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Benefits of Co-generation: Utility Perspective

By

Bothwell Batidzirai


EXECUTIVE SUMMARY

Electricity sector

Electricity sector is the sole supply domain of ZESA, which generates, imports and distributes all electricity in the country except for a few small private generators. Although reforms in the electricity industry are currently being implemented, the current legislation favours ZESA and disadvantages IPPs.

Entry of private players into the power sector will depend on progress on power sector reforms initiated to create a legal and regulatory framework supportive of private power development. However,currently, IPPs enter a captured market already dominated by the national utility. One such IPP is the cogeneration plant commissioned by Hippo Valley Estates in South Eastern Zimbabwe.

Cogeneration at Hippo Valley Estates

Hippo Valley Estates has commissioned a cogeneration plant that generates both steam and power for the sugar processing factory’s requirements and extra power for export to the national grid.

The total electricity load for the Chiredzi area (which is farthest from the country’s generating plant located in the North West) is about 25 MVA. The introduction of 5 to 10 MVA at HVE will result in significant changes in the power flow in this network. For instance, quality and reliability of power are expected to improve in the area.

The cogeneration plant is to be interconnected to the national grid to facilitate the export of power to the grid. HVE has the potential to generate up to 26MW and 15MW is to be used to meet factory and estate needs. While 11MW is for sale to ZESA. Up to 30 GWh can be supplied to ZESA over the 6 months of the crushing period. This figure can easily be doubled since the crushing season sometimes runs for up to 10 months.

Benefits of embedded cogenerator to the utility

The performance of Chiredzi 33kV network is expected to vastly improve when the cogeneration plant is interconnected to the grid. Improvements are expected in terms of quality of supply, reliability and reduction in line losses. Load flow assessments carried out on the network confirm that the voltage profile in the area would improve.

The utility is also expected to realize tremendous technical, economic and environmental benefits from the introduction of the embedded generator in the network.

Conclusions and recommendations

Deregulation of the electricity industry will force utilities to face new challenges and to evaluate the cost-benefit implications of providing an acceptable level of service. It is in the best interest of ZESA to welcome the entry of small scale IPPs who contribute significantly at local level, even if the national impacts are marginal.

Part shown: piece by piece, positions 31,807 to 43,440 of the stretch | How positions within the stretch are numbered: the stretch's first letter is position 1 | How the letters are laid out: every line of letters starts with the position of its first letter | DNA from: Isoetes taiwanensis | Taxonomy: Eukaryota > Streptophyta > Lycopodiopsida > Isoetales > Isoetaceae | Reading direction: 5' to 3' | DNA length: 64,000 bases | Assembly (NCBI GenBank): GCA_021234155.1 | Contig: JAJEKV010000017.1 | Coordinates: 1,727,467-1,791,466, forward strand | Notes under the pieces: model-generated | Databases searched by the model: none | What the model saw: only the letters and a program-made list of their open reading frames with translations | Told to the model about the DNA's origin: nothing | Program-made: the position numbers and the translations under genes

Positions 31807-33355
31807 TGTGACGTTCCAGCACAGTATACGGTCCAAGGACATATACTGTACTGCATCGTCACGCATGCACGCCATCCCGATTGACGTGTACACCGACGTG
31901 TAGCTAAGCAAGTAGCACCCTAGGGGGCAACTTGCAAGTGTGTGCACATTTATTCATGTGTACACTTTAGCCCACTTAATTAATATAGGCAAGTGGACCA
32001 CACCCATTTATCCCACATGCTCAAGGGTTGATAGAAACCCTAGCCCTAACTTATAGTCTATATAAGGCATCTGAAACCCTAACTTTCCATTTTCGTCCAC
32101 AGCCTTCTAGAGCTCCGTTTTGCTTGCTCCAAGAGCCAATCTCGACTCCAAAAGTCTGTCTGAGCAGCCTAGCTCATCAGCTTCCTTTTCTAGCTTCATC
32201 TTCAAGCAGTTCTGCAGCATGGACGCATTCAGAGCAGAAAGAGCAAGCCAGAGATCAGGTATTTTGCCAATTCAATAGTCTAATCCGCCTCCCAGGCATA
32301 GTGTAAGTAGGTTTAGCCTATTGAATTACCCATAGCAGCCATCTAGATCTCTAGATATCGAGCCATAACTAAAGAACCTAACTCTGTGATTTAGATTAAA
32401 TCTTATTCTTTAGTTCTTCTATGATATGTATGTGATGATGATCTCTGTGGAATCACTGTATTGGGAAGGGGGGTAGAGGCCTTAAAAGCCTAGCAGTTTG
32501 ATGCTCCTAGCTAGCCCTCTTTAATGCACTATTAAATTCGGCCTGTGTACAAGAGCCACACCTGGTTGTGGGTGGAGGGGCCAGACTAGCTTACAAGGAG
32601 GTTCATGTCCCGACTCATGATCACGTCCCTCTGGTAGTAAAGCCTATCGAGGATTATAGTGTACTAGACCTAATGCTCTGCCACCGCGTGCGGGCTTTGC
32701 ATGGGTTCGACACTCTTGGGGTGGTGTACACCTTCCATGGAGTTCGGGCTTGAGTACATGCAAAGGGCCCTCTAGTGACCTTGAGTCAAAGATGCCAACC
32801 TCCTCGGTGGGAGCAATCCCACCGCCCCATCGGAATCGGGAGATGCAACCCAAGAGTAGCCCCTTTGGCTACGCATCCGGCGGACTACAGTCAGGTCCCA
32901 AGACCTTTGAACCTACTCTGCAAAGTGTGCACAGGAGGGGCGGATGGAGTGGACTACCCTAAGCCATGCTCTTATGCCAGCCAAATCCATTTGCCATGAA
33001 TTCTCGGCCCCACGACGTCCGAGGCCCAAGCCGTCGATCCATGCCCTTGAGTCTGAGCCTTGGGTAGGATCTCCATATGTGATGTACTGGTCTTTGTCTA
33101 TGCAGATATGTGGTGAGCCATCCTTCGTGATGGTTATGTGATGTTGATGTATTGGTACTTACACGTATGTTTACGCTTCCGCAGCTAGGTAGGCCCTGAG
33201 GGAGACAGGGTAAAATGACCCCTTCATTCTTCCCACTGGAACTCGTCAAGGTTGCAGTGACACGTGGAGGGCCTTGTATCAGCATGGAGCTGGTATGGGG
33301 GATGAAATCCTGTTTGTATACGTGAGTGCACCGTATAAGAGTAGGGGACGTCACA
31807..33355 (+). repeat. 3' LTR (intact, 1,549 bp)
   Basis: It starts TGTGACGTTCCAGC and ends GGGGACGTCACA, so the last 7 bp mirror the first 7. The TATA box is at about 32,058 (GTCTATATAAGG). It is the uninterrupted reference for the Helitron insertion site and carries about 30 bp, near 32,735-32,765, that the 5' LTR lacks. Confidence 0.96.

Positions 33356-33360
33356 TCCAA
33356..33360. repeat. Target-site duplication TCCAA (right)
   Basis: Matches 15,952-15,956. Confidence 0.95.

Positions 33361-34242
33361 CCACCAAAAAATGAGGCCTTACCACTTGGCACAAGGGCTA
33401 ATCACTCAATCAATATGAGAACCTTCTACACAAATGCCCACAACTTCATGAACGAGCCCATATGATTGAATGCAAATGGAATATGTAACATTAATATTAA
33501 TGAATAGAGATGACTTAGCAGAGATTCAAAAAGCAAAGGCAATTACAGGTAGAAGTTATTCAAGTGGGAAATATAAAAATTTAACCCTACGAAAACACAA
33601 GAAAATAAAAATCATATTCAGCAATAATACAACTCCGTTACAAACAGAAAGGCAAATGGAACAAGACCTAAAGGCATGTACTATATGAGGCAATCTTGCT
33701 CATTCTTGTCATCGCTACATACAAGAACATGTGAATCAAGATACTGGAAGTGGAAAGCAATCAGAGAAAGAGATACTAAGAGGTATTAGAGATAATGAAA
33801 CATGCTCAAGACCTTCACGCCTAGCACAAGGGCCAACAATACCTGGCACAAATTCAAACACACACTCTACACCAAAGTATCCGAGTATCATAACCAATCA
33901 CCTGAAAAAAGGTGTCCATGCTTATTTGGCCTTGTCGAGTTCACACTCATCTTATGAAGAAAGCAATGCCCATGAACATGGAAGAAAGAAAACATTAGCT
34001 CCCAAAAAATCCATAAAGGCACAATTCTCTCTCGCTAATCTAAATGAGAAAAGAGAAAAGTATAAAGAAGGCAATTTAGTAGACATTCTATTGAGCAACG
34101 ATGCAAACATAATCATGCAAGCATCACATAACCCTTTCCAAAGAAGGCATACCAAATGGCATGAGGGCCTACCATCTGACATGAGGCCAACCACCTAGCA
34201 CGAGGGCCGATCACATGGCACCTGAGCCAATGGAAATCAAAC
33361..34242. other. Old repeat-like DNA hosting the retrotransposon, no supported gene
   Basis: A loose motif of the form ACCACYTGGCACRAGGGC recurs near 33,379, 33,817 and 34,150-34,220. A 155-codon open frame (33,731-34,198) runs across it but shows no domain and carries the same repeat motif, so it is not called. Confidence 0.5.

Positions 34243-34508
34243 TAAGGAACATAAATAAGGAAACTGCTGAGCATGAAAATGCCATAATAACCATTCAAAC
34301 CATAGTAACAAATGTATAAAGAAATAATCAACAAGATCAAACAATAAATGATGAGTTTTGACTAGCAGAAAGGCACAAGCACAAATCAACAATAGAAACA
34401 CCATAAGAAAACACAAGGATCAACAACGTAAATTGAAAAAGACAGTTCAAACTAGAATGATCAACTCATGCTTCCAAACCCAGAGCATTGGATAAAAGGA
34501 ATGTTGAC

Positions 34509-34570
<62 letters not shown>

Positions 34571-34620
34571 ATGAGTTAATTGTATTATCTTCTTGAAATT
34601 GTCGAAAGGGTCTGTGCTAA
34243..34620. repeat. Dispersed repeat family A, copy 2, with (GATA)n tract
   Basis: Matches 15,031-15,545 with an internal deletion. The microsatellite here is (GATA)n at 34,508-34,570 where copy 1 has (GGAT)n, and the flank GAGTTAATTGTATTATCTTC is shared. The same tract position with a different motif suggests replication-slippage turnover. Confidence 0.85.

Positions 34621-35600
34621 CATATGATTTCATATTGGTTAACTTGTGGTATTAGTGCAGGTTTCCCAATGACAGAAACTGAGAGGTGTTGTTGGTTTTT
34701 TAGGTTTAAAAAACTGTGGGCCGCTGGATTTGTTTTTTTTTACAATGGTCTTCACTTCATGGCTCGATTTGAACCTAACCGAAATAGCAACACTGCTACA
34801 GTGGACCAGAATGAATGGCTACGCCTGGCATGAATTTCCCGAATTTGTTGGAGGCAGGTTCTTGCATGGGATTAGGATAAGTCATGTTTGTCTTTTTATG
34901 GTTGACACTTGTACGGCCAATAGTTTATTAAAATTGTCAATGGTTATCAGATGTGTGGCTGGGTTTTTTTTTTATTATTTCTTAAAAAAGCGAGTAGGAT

There are tremendous benefits that accrue to the utility when embedded generation is introduced into an electricity supply system. These include: improved voltage profile on the local network which translates into improved quality of service to local consumers as problems of voltage fluctuations are eliminated; With proper protection system in place, reliability of the local system is improved as the local network can operate in island mode when there is a failure on the main grid. Clearly the image of the utility improves when quality of supply improves and supply is more reliable. It then becomes easier to promote the use of electricity. System losses are reduced significantly and this translates into loss reduction higher up on the grid network at immense benefit to the utility.

The use of green or environmental funding can help to bridge the commercial gap between ZESA and HVE, so that the concept becomes worthwhile for both the utility and the investor. The Lowveld area has huge potential of up to 210MW which could fully be utilized if adequate incentives and a conducive operating environment as well as enabling policy are in place. Additional potential exists in the timber industry in the Eastern Highlands where over 70,000 tons of wood waste is inefficiently disposed of.

It is also important to note that in other countries such as Mauritius, the concept of centralization of power production has been implemented whereby bagasse from other sugar factories is sold to the power producers. Similarly, it is worthwhile to consider the centralization of power production in the Lowveld either through consolidation of milling activities or supply of surplus bagasse to power producer.

It is in the best interests of both the utility and HVE as an investor to do everything in their power to utilize this wasted renewable resource by engaging in progressive partnership. Borrowing from the successful experiences of such countries as Mauritius, India and Brazil will go a long way in alleviating power supply problems and allow investment in the power sector.


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1 align="center">REVIEW OF MATURE RENEWABLE ENERGY

TECHNOLOGIES IN

SUB-SAHARAN AFRICA

 BY

STEPHEN KAREKEZI